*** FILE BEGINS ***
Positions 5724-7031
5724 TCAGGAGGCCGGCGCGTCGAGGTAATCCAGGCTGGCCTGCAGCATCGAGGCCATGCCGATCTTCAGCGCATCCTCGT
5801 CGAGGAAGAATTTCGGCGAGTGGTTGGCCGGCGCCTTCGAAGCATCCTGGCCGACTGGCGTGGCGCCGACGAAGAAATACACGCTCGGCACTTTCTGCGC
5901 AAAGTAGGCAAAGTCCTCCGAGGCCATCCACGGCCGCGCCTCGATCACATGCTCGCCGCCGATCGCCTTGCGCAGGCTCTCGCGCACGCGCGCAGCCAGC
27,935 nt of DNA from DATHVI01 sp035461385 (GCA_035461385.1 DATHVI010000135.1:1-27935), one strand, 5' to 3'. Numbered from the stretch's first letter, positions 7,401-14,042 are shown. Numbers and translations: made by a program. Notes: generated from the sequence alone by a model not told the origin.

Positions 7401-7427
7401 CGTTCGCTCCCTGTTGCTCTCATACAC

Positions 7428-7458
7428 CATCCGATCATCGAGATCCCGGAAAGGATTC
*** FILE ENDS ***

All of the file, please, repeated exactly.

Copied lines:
Positions 5724-7031
5724 TCAGGAGGCCGGCGCGTCGAGGTAATCCAGGCTGGCCTGCAGCATCGAGGCCATGCCGATCTTCAGCGCATCCTCGT
5801 CGAGGAAGAATTTCGGCGAGTGGTTGGCCGGCGCCTTCGAAGCATCCTGGCCGACTGGCGTGGCGCCGACGAAGAAATACACGCTCGGCACTTTCTGCGC
5901 AAAGTAGGCAAAGTCCTCCGAGGCCATCCACGGCCGCGCCTCGATCACATGCTCGCCGCCGATCGCCTTGCGCAGGCTCTCGCGCACGCGCGCAGCCAGC
27,935 nt of DNA from DATHVI01 sp035461385 (GCA_035461385.1 DATHVI010000135.1:1-27935), one strand, 5' to 3'. Numbered from the stretch's first letter, positions 7,401-14,042 are shown. Numbers and translations: made by a program. Notes: generated from the sequence alone by a model not told the origin.

Positions 7401-7427
7401 CGTTCGCTCCCTGTTGCTCTCATACAC

Positions 7428-7458
7428 CATCCGATCATCGAGATCCCGGAAAGGATTC